And just to add an exclamation point on the whole unlimited “plenary” powers of government, it's worth pointing out that McCarthy uses the Hamdi case, which involved a U.S. citizen who had been detained without trial. When a president detains anyone, even an American citizen, McCarthy emphasizes that people have no rights:
“In its 2008 Boumediene decision, the Supreme Court concocted a judicial power, purportedly rooted in the Constitution, to review the validity of alien combatants’ detention in wartime. The ruling is absurd. These are alien enemies detained outside the United States, whose only connection to our country is a hostile one. They do not have constitutional rights. They have only the rights Congress chooses to give them. ”
McCarthy's arguments are a 100 percent reversal of the American system of rights “endowed by our Creator,” the protection of which is the reason “governments are instituted among men.” In McCarthy's system, rights are privileges bestowed upon subjects by government, not by God, and are probably best revoked permanently.
Thus, McCarthy doesn't believe the U.S. Bill of Rights limits the government, the traditional American point-of-view. He doesn't believe in the Constitution protects God-given rights, such as the Fifth Amendment guarantee to all men that “No person shall be ... deprived of life, liberty, or property, without due process of law” or the Sixth Amendment guarantee of for all men that “in all criminal prosecutions, the accused shall enjoy the right to a speedy and public trial, by an impartial jury.” Note that these are “amendments” to the Constitution, that they changed the Constitution and limited that “plenary” power McCarthy talked about. Note also that neither the Fifth nor the Sixth Amendments made any distinction between Americans and foreigners, man or woman, black or white. The Bill of Rights was written to shackle the government, not to dole out rights (as if government could really play the part of God).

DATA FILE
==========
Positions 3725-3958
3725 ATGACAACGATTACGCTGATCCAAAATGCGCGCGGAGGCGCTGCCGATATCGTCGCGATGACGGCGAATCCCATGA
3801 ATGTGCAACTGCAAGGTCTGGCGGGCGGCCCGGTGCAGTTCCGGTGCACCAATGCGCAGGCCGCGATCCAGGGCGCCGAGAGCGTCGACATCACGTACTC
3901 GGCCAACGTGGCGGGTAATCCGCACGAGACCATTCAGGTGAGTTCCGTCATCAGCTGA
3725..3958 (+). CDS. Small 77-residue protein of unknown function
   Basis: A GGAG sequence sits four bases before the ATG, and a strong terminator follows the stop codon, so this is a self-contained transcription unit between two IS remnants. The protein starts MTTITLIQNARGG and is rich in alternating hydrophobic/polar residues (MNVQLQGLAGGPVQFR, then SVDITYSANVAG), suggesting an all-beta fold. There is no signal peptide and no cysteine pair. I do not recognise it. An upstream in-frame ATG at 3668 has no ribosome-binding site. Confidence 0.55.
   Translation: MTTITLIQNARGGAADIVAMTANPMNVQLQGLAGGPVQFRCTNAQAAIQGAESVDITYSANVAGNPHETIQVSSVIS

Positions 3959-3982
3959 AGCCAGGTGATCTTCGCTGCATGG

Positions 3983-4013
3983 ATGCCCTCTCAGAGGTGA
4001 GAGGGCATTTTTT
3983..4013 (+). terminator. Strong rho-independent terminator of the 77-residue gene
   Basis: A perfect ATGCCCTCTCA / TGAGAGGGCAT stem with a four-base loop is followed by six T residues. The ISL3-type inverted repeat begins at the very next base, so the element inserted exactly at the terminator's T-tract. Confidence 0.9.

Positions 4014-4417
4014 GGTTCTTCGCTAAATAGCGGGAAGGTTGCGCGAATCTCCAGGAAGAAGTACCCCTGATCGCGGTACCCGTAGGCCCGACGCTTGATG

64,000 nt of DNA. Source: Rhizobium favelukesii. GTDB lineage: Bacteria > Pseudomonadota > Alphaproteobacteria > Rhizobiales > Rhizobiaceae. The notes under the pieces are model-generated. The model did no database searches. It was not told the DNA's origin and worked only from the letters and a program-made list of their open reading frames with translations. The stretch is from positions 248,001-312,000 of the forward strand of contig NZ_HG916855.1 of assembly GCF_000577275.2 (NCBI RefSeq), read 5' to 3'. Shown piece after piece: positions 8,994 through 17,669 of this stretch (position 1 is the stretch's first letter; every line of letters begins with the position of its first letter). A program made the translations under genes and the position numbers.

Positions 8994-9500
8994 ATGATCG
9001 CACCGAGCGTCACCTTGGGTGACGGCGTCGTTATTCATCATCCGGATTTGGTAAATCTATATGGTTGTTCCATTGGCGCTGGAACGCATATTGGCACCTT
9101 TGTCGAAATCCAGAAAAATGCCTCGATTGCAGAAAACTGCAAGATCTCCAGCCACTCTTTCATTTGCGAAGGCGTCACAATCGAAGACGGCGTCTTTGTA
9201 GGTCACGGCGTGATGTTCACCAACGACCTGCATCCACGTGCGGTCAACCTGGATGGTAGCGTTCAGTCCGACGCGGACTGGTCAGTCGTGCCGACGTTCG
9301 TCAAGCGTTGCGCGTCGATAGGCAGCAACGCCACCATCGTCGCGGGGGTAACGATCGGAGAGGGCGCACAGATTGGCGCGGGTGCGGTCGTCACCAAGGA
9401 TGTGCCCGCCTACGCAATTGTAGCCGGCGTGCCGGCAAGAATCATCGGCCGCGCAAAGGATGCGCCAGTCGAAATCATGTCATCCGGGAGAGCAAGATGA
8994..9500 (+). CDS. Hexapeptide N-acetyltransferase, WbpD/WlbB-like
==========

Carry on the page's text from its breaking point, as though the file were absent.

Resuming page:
But McCarthy says he's got a good reason for reversing the American system of protecting rights:
“Between our security and the supposed unfairness of the detainees’ continued detention, there is no doubt about which must take precedence. The president’s oath is to protect the American people, not appease the Muslim masses abroad.”
The problem with that statement is that it is completely wrong. The President takes an oath to follow the law and protect the U.S. Constitution, not to protect the “people.” If McCarthy doubts it, he should dust off his copy of the U.S. Constitution, which specifies the oath the President must take (Article II, Section 1):
“I do solemnly swear (or affirm) that I will faithfully execute the office of President of the United States, and will to the best of my ability, preserve, protect and defend the Constitution of the United States.”
The President pledges to defend the Constitution and Bill of Rights at a priority higher even than protection of the people, because protecting the people's rights under the U.S. Constitution and Bill of Rights is the only way to protect the people. Protecting the rights of detainees, many of whom were innocent and not picked up on a battlefield, is a far better way of protecting the nation than McCarthy's efforts to champion of the detention of people – American citizens and foreigners alike – without trial indefinitely.